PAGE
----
It’s rare that a game asks the player to make a sacrifice. It is even more seldom that a game forces that sacrifice upon the player. I’m not talking about story elements that has the character making sacrifices; I’m talking about the player having to do so. Whether it be an in-game item, time or any form of negative effect in the face of small and/or delayed personal gain.
This thought was prompted by the recent release of Tom Clancy’s The Division. In the initial days of said release, players experienced a bug in the opening mission that partially stopped them from progressing. The bug included a laptop in a safe-house online lobby environment that needed to be accessed by the player in order to move the mission forward. With the launch being a popular one, the safe-house was filled with players all trying to complete the mission at the same time. Adding the collision mechanics which don’t allow for two characters to occupy the same space, along with the laptop’s inability to be accessed by more than one person simultaneously and the various components caused huge pile ups and delays for thousands of players around the world. Eventually, players began organizing queues among themselves in order to access the laptop one by one and eventually succeed in the mission task.
I personally had this experience during my first moments of The Division. Between bouts of bewildered frustration and impatience, I couldn’t help but wonder if the ‘bug’ was an intentional composition by the developers. As it turns out, it wasn’t, and the bug was promptly fixed in a patch.
The bug did serve to highlight a few interesting aspects in the makeup of the average gamer. While participating in the now infamous queues, The Division gave me the chance to observe my fellow players in a situation that was both new and strange to them. It seemed that as the minutes crawled by and the crowd ebbed and flowed, that the population could be identified and sorted into three groups. The first group, upon entering the safe-house, identified the issue, saw the solution presented in the form of a queue and joined the movement. Some waited patiently, others took the role of organizers, utilizing the chat function to direct people into the queue and to inform (often by berating) those who were not participating to do so. The third group were those who entered the safe-house, identified the issue and then proceeded to ignore everyone else as they attempted to push their way to the front of the line to access the laptop.
It only took two members of this group to delay many queues for dozens of minutes. I myself witnessed two such individuals (among many others of their ilk) spend at least ten minutes pushing into the front, only to reach the laptop at the same time. What commenced can only be described as sheer idiocy as the two, along with the legitimate first in line, proceeded to mash the interact button repeatedly, blocking themselves and each other from accessing the laptop for a ridiculous amount of time.
Essentially, the two groups can be defined as those who were willing to perhaps wait a little bit longer to ensure that themselves and others could proceed, and then those who were quite happy to be a detriment to others as they stubbornly furthered their own interests.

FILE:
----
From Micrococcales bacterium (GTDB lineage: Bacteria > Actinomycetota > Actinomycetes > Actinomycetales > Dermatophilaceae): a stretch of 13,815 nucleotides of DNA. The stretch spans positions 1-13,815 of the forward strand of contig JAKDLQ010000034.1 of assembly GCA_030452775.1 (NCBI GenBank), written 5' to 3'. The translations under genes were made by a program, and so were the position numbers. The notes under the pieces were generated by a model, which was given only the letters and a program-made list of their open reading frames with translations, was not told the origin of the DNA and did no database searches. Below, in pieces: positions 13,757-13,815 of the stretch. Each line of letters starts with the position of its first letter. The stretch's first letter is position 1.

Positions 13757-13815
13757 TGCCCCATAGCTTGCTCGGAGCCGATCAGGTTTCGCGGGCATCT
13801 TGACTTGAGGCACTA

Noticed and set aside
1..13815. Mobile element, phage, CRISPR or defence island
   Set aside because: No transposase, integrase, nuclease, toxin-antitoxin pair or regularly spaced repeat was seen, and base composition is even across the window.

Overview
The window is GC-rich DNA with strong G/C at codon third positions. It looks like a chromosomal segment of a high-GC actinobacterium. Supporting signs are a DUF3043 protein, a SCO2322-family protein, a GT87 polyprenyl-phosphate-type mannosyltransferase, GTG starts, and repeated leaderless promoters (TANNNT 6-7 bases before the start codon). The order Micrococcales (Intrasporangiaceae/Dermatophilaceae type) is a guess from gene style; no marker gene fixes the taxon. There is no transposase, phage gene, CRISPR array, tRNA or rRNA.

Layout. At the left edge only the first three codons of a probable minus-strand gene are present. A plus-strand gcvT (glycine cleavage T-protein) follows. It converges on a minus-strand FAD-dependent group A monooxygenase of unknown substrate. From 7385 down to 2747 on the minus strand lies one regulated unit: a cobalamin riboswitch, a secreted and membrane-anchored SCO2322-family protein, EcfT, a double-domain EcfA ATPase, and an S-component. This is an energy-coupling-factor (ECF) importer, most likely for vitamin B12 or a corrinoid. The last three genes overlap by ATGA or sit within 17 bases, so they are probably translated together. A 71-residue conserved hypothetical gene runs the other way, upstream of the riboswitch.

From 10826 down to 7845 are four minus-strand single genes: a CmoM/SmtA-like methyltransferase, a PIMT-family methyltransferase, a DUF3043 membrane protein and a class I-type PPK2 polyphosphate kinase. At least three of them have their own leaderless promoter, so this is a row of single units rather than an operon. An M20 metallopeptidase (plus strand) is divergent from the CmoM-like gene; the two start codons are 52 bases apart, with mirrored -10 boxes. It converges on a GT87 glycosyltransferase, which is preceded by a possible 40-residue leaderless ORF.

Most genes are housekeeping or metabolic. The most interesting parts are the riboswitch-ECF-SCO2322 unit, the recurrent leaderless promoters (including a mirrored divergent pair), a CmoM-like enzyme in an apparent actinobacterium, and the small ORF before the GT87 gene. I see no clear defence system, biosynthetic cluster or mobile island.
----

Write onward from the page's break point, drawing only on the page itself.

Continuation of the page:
Imagine a game that forces two players to work together throughout a difficult sequence until they reach the final obstacle, only to discover that for one of them to progress, the other must voluntarily fail. To make the sacrifice more meaningful, once a player had succeeded with the sequence, that player could not return to the stage, ensuring that players are unable to return to help the other through.
What if you removed voice communication to really dehumanize the players to each other. Perhaps restrict communication to a variation of hand signals and gestures a la Dark Souls.
Would it work? From the observations of an average gamer (myself), I’m not sure it would. In every lobby, every game, every round, there is a percentage of players (albeit a minority) who only aim to further their own goals. The quintessential example is that of a combat game in which the teams must capture areas or complete objectives. The majority of players will attempt to cooperate in the objective while others will ignore said objective to allow themselves to get kills with a reduced risk of death, ultimately dooming their side to defeat.
What about single player games? Is there a scenario in which we would ever choose to subject ourselves to some form of unpleasantness in order to progress the game in another direction? Is it ever possible that the majority will choose an option because it feels like something the character would do, rather than to get that cool shiny sword +1? Many games do have us choose between two things,choosing to leave one person to save the other, or losing one item to gain another. These don’t seem to fit with this whole idea of player sacrifice.
It seems as though our enjoyment is always gained by gain. We gain items, loot, numbers, scores, etc. What about enjoyment through satisfaction? Satisfaction for a job well done, a selfless act, an in-character decision. Is this something that can have a place in gaming? I’m personally doubtful but I’d like to think so.